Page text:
Property Tax Appeals

The Law Offices of Mathew S. Evans, III represents clients throughout Maryland in property tax appeals cases and litigation.  Our team of professional real estate attorneys is here to help if you feel that your tax bill was incorrectly or unfairly computed.

Property taxes are often the second most expensive cost of real estate property ownership after mortgage considerations. An unexpected property tax assessment can have a significant financial impact on a homeowner’s cash flow, the viability of a business, or a developer’s bottom line.

If you believe that your property tax bill is too high, you have the right to an official appeal. The Annapolis attorneys at the Law Offices of Matthew S. Evans, III have more than 20 years of combined experience handling real estate contracts and litigation matters.

What many in public sector don’t want you to know is that the method for figuring out your tax bill isn’t an exact science, which is why we can help with these time-sensitive appeals.

How Your Maryland Tax Bill is Calculated

Property tax assessments are completed every three years in Maryland, with a unique system in each jurisdiction. The data that is used to assess your property includes such things as the lot size, building square footage, number of baths, garage size, type of construction, and other amenities.

In most cases, a property assessor will not visit your property to complete this assessment. This is particularly true for home property tax bills. Residential assessments in Maryland are done on a mass appraisal basis, which means that there is plenty of room for error.

In Maryland, two factors are used to determine your tax bill: your tax rate and the taxable value of your home. The tax rate is uniform and based on where you live. The figure that is often up for interpretation is the taxable value of your home.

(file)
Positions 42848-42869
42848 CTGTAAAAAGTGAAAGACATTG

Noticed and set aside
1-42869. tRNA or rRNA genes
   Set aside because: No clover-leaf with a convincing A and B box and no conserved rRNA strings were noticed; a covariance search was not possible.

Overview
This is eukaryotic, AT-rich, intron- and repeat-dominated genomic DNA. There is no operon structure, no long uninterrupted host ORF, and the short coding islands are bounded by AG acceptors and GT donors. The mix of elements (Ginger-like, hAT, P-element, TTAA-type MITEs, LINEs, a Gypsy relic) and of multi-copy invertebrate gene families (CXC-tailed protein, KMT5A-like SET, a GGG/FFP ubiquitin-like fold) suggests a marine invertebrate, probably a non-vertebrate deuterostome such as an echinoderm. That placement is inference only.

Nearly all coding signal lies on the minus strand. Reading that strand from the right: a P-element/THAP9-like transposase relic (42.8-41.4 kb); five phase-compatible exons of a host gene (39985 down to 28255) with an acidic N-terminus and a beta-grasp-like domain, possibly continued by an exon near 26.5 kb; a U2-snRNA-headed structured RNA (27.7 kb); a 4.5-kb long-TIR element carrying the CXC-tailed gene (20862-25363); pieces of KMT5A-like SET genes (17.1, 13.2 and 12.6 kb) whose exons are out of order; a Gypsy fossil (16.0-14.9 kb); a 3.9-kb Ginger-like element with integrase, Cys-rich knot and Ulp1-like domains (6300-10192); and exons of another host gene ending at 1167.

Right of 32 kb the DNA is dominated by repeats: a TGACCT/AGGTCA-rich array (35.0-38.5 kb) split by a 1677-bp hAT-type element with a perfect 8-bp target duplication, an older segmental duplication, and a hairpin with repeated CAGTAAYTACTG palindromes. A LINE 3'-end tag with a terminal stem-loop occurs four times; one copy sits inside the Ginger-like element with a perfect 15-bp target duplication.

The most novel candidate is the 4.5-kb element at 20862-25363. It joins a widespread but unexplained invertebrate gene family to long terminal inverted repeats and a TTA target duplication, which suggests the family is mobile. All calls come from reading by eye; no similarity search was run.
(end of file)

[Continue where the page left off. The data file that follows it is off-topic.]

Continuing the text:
The taxable value of your home in Maryland is its “full cash value,” or what the home would sell for on the open market. This is also referred to as the “assessed value” of your home.

What is the Maryland Phase-In Process?

If the assessor raises your home’s assessed value, you won’t get hit with a 100% adjusted tax bill all at once. Instead, the state phases in your new increase over three years. For example, let’s assume that your assessed value went from $300,000 to $360,000. In the first year, your home’s assessed value would be $320,000; in year two, it would be $340,000; then in year three, it would be the full $360,000.

Just because the state is phasing in your tax assessment, that doesn’t mean that you shouldn’t challenge the assessed value if you believe that it’s incorrect. If you can obtain a $500 reduction in your annual property tax bill, you’d save $5,000 over ten years.

Checking the Official Tax Record for Your Home

When you receive your property tax bill in the mail, review all of the information carefully. Even a simple error, such as adding a bathroom that you don’t have, can overvalue your property. If the detailed tax record isn’t included, request a copy from your tax assessor’s office. You might also be able to obtain this information online depending on where you live.

The important items that we can help you review on your tax bill include:

  • Classification – Is the property correctly identified as either a residential or commercial property?
  • Size – Is the property size correct and is the lot size depicted accurately?
  • Layout – Are the number of rooms and bathrooms listed correctly?
  • Age – Is the property’s age correct?
  • Construction – Are construction materials listed correctly?
  • Improvements – Do the tax record list improvements that haven’t been made?